Why is Anderson’s eligibility so important? Temple did not have a single game-changing offensive player Penn State could fear a year ago. Anderson is just such a player and his very presence in the Penn State game makes quarterback P.J. Walker a game-changing player and it makes running back Jahad Thomas a game-changing player and possibly SEC-talent-level tight end Colin Thompson a game-changing player. Heck, he makes Romond Deloatch more dangerous in the red zone. In my mind, Temple beats Penn State with him and it would be very difficult to win this game without him. Penn State cannot cover him I doubt it can even hope to contain him.

So, while Sept. 5 is the most important date in Temple football history, Aug. 3d is shaping up to be pretty darn important, too. Robby Anderson being at the Zoo made July 26th a good day for Temple football, just how good will be determined soon.

Robby Anderson: The Prodigal Son Returns


One of the great stories in the Bible is when the Prodigal’s Son returns.
Such was the case on Monday at Temple football practice when wide receiver Robby Anderson returned to the school for the second time.
This time all indications are that it will be to stay.
Temple coach Matt Rhule played the role of the dad and welcomed the wide receiver back with open arms.
“We missed you, big guy,” Rhule said as he gave Anderson a hug.
“I messed up, coach,” Anderson said. “I promise I’m here to stay this time.”
The last time Anderson left, he had been playing cornerback on the defensive side of the ball a year ago. He had to take care of a few personal things and came back in September. His scholarship gone, Rhule told him that he would have to earn his spot back on the team as a walk-on.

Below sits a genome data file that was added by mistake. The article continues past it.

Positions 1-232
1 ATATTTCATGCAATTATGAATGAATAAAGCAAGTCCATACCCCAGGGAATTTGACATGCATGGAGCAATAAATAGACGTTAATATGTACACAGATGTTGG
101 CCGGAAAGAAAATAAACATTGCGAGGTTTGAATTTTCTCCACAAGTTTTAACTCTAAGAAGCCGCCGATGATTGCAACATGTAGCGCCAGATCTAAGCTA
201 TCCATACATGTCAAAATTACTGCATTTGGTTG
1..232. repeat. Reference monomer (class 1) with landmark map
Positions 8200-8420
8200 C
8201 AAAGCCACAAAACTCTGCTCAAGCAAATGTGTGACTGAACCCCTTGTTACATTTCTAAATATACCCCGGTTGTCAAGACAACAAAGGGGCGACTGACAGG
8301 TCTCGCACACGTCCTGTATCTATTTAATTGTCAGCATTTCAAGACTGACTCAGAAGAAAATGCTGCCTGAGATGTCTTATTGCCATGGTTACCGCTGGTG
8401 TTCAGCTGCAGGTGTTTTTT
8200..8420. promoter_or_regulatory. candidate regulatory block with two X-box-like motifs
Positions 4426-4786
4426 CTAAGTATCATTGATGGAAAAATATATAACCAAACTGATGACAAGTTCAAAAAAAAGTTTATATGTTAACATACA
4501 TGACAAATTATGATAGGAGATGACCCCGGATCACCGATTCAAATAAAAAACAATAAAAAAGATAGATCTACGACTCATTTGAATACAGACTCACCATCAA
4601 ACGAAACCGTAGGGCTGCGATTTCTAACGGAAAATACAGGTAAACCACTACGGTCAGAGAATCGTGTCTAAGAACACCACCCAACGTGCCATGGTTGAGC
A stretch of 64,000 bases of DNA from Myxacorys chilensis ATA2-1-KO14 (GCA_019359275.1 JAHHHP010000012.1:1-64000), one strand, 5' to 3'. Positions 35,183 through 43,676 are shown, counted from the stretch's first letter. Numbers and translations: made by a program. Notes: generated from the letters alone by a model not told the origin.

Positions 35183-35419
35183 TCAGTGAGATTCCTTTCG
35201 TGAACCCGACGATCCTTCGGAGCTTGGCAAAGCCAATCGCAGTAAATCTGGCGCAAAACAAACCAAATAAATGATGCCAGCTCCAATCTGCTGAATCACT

Anderson did that and more, catching nine touchdowns in the last five games for the Owls, who were a lot more competitive with him than they were without him. He and freshman quarterback P.J. Walker had a special connection, like Sonny Jurgensen to Tommy McDonald and, more recently, Adam DiMichele to Bruce Francis.
When Anderson flunked out of school in January, there appeared to be little hope that he would return for a second go-round, but a story on a North Carolina athlete staying eligible piqued Anderson’s interest to return and maybe get some better counseling on which courses to take. Some phone calls to Temple followed and the school gave him another chance.
“I figured if that North Carolina guy who wrote that paper on Rosa Parks could stay eligible, I could apply myself, too and do the same,” Anderson said.
Anderson was referring to this paper:

This paper got an A- grade.

This paper got an A- grade.

“We found that Robby’s course load was too ambitious,” Rhule said. “He was taking Nuclear Physics, Aerospace Studies, Russian and Biochemistry. I asked my staff who was the idiot that approved that. They said it was me. My bad.”
In his quest to return to eligibility, Anderson is enrolled in the first summer session taking courses in Art History, Communications Studies, Dance and Film, Sports Business and Media Art. The Sports Business class is being taught by Temple basketball coach Fran Dunphy. If Anderson gets by Summer Sessions I and II, he will be eligible to play football in September.
“Fran owes me a favor, just sayin’,” Rhule said.
When reached for a comment, Dunphy said he was out recruiting and did not know anything about it.
One more thing.
Happy April Fool’s Day everyone.